Since revealing his presidential ambitions at the MTV Video Music Awards last month, Kanye West has been focused on Yeezy Season 2, the newest installment of his fashion line. But don't for a second think that this means Kanye has taken his eye off of the prize—he says he's absolutely serious about running for president, and he thinks about it even when he's at the club. "I sit in clubs and I’m like, Wow, I’ve got five years before I go and run for office and I’ve got a lot of research to do, I’ve got a lot of growing up to do."

West opened up to Vanity Fair in a long, fascinating, and at times hilarious interview in which West says something weird, profound, or weirdly profound every three sentences or so. Despite it being a fashion-heavy conversation, he also touches upon work on his new album (still titled Swish...for now), his intellectual ambitions, fatherhood, and his obsession with The Gap.

The most interesting section, besides the bit where he says he is "definitely" thinking of running for president, is his long rumination regarding the seriousness of his intellectual pursuits, as well as the idea of having to give up one's creative life to serve the public:

When you said that at the V.M.A.s, I thought the reaction was surprising. People didn’t seem to dismiss the idea. You would have thought there would be more of an outcry.

Especially from the six years of this misconception or the six years I went through of “We don’t like Kanye.” And then as soon as I said that, it was like, “Wait a second, we would really be into that, because actually if you think about it, he’s extremely thoughtful. Every time he’s ever gotten in trouble, he was really jumping in front of a bullet for someone else. He’s probably the most honest celebrity that we have.” I didn’t approach that because I thought it would be fun. It wasn’t like, Oh, let’s go rent some jet skis in Hawaii. No, the exact opposite. I sit in clubs and I’m like, Wow, I’ve got five years before I go and run for office and I’ve got a lot of research to do, I’ve got a lot of growing up to do. My dad has two masters degrees. My mom has a PhD, she used to work at Operation PUSH. Somehow the more and more creative I get, the closer and closer I get to who I was as a child. When I was a child, I was holding my mom’s hand at Operation PUSH. I think it’s time. Rap is great.

It’s fun. It’s fun to be a rock star, and I’ll never not be one I guess, but there’ll be a point where I become my mother’s child. With all the things I’ve done that people would consider to be accomplishments, what’s the point where I become the person that Donda and Raymond West raised? My parents’ child.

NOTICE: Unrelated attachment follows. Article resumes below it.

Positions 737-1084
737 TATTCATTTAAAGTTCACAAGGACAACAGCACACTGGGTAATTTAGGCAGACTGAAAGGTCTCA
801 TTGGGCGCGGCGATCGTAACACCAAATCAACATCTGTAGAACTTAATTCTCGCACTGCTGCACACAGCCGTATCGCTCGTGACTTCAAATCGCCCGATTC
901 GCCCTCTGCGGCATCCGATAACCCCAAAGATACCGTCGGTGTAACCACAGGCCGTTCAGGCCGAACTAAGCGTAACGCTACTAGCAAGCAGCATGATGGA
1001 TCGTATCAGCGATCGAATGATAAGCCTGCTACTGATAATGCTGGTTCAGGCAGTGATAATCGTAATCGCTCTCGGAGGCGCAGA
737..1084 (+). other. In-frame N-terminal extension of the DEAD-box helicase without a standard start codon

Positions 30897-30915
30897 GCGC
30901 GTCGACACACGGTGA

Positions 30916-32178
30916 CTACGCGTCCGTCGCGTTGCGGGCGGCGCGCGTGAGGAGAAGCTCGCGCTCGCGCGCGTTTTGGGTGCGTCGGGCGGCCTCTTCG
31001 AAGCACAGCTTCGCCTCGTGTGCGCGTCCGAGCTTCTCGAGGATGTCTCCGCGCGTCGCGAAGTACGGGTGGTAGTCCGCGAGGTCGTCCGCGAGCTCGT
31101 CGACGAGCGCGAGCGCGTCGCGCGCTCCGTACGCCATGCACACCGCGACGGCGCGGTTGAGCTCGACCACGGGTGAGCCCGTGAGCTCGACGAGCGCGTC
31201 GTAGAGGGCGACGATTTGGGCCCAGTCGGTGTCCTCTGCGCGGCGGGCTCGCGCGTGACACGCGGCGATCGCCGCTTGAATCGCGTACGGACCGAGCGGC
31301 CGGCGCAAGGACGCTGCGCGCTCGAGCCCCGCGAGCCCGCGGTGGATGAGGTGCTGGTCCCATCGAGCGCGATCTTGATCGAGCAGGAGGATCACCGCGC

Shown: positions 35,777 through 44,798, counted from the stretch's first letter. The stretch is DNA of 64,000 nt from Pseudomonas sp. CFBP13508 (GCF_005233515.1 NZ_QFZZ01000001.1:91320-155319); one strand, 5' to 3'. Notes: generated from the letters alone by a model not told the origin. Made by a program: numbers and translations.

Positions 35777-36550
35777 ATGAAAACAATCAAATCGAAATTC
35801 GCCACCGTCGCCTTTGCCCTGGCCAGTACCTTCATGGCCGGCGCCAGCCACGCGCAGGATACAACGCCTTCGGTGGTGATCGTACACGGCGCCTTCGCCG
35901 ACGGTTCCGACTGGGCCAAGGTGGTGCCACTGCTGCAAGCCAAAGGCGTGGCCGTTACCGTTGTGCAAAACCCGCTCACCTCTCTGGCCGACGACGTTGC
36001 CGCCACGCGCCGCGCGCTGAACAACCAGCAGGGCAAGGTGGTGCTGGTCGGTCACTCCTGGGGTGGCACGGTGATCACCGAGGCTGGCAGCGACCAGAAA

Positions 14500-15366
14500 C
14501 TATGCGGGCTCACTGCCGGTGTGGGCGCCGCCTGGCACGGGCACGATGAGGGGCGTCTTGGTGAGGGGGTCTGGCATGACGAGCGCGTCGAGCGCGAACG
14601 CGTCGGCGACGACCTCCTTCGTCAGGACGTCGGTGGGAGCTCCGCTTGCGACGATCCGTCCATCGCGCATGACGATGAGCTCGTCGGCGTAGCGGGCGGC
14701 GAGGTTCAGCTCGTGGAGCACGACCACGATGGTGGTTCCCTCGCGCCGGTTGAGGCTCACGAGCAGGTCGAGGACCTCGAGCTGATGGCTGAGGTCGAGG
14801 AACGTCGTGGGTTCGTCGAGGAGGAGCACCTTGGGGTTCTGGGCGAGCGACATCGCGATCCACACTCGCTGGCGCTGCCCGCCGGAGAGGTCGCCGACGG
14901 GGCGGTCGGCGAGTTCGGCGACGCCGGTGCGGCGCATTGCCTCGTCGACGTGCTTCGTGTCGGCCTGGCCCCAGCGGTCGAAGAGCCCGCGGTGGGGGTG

Will you have to give up your creative projects if you run?

I think about that. Because it’s so therapeutic for me to sit and work for seven days. We work on the collection year round, every day to the office, we have an amazing team, but then you have that seven days before the show where you just really, really don’t sleep. . . . I have to stay creative. The whole point is to have someone [in office] that’s creative, that’s around amazing creatives. This is my theory: I think the world can be helped through design, so it’s very important that I stay around creative, forward thinkers. It’s very important that I continue to design, to be in practice of trying to make the best decisions possible. I hate politics. I’m not a politician at all. I care about the truth and I just care about human beings. I just want everyone to win, that’s all I can say, and I think we can. . . . I think the words “dreamer” and “passionate” diminish my will to execute. Because to be passionate about something or to dream about something does not say that it was executed. So when we talk about second season, it was executed. When we went and had a great season with stores, with Barneys and Luisa Via Roma and all these amazing stores, that was executed. When those Yeezys came out and sold what they did, that was executed. You can have the longest intellectual artistic conversation about anything and it all means nothing without execution.